A group of 50 men, mostly from Pakistan and just a bunch of them from India, started their journey from Bira Camp, Bosnia-Herzegovina on 22nd May. They crossed the Bosnian-Croatian border through a forest at the north-west of Bihac and walked for 10 days. 5 of them didn’t continue the journey after arriving in Croatia, so they were only 45 when arriving at the river Kolpa near Prelesje which marks the border between Croatia and Slovenia in the morning of the 1st May around 7 am. 20 of them managed to cross the river by walking through it, the other men stayed at the other side watching them. The respondent already arrived at the other side of the border when he saw one of his friends fighting with the strong current, sliding and finally falling. As the river was only about 0,5 m deep at this point of crossing but became deeper soon, the man was calling for help. There were some houses near their point of crossing and the inhabitant of one of the houses, a woman, witnessed the whole incident.
“The man was deeply in the water, and when this woman saw him, she called the police after 2-3 minutes.”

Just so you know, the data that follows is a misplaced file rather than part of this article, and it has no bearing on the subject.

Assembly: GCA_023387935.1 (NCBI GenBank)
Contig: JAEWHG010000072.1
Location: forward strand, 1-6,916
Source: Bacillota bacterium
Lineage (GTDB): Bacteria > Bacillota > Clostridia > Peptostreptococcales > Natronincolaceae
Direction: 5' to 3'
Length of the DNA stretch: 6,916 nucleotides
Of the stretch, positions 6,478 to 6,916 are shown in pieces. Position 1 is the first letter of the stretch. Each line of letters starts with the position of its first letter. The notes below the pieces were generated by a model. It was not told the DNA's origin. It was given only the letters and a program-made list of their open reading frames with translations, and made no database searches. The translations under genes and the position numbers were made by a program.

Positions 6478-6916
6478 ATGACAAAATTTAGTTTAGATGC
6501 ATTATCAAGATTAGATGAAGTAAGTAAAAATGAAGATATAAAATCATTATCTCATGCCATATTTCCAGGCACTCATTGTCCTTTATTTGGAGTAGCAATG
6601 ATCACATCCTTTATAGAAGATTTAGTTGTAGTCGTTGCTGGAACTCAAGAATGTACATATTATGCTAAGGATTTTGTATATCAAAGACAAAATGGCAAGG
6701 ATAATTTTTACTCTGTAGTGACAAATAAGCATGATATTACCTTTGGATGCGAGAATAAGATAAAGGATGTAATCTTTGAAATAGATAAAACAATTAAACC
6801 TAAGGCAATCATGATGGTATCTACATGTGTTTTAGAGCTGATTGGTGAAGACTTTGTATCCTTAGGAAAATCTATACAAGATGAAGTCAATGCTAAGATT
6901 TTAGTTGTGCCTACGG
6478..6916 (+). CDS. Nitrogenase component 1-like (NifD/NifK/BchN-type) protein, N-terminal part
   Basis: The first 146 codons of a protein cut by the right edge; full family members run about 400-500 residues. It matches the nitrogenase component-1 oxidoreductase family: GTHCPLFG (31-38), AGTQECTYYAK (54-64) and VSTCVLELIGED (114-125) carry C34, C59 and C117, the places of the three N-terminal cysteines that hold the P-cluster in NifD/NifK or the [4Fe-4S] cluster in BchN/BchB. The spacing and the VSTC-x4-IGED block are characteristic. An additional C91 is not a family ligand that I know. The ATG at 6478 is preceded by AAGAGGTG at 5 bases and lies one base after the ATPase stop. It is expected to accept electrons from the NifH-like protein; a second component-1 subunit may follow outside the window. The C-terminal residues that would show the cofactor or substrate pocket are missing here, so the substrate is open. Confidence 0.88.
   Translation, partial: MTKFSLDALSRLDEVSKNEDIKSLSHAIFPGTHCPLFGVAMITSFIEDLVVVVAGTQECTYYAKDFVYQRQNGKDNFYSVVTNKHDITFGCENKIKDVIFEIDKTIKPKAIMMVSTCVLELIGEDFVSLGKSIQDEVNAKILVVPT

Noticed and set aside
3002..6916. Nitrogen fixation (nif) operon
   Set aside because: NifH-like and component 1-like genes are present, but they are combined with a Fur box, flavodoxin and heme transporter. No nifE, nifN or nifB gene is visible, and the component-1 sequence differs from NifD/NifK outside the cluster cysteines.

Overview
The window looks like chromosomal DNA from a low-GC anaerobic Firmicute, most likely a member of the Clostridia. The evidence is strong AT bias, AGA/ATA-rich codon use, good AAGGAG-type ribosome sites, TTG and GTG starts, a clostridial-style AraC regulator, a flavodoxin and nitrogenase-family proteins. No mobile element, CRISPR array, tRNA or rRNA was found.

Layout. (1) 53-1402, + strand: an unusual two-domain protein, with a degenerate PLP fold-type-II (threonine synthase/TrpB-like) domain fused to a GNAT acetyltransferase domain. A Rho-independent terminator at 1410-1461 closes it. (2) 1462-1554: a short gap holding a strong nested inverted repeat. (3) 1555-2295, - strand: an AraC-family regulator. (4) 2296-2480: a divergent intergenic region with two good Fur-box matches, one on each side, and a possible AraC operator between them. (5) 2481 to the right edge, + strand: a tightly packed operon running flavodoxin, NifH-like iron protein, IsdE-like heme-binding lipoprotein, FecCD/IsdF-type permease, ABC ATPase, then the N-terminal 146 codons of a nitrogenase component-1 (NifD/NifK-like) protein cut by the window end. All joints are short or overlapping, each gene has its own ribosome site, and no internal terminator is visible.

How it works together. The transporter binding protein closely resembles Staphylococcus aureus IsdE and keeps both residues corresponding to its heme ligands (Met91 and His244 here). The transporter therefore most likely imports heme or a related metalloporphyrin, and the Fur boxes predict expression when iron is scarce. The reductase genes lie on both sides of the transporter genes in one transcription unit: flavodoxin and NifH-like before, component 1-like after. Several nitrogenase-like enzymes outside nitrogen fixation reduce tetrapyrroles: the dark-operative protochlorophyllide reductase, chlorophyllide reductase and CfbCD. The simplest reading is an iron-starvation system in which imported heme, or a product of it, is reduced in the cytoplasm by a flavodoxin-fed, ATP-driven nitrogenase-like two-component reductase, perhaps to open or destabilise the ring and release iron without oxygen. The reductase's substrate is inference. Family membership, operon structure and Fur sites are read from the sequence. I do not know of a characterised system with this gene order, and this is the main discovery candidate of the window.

10-15 minutes after the woman’s call, 6 Slovenian police officers arrived in 3 vans and caught half of the men who had already arrived at the Slovenian part of the river. The others managed to hide behind some trees but were soon found by the 2 dogs that accompanied the officers.
“Two police officers told us to lay down on the floor in the forest.”
25 remained in Croatia while the Slovenian police officers alerted their Croatian counterparts while catching the group in Slovenia, so that the Croatian police officers arrived after 10-15 minutes and stopped them as well.
After that, on the Slovenian side of the river Kolpa, the Slovenian police officers told the group to go into the 3 vans (6-7 individuals per van) and body searched them superficially before letting them enter. They group was transported to the police station in Novo Mesto where they were again body searched, this time more intensely by letting them take of all their clothes staying just in underwear, taking all their phones and money. They had to indicate their names, dates of birth and nationality and give fingerprints of their right index. The respondent had to pay a fine of 250€ for illegaly crossing the border and had to sing a document in Slovene without translation indicating that he payed 230€. There was no translator present and they were interrogated by two police women, the respondent describes them as “one lazy blonde woman and one healthy woman with muscels and black hair”.
They stayed in this first police station until 8.30 pm, during their detention they were given some chocolate and biscuits, water was provided as well as access to toilets. They were then brought to another police station where they were scanned with a metal detector before entering, were given food and spent the night.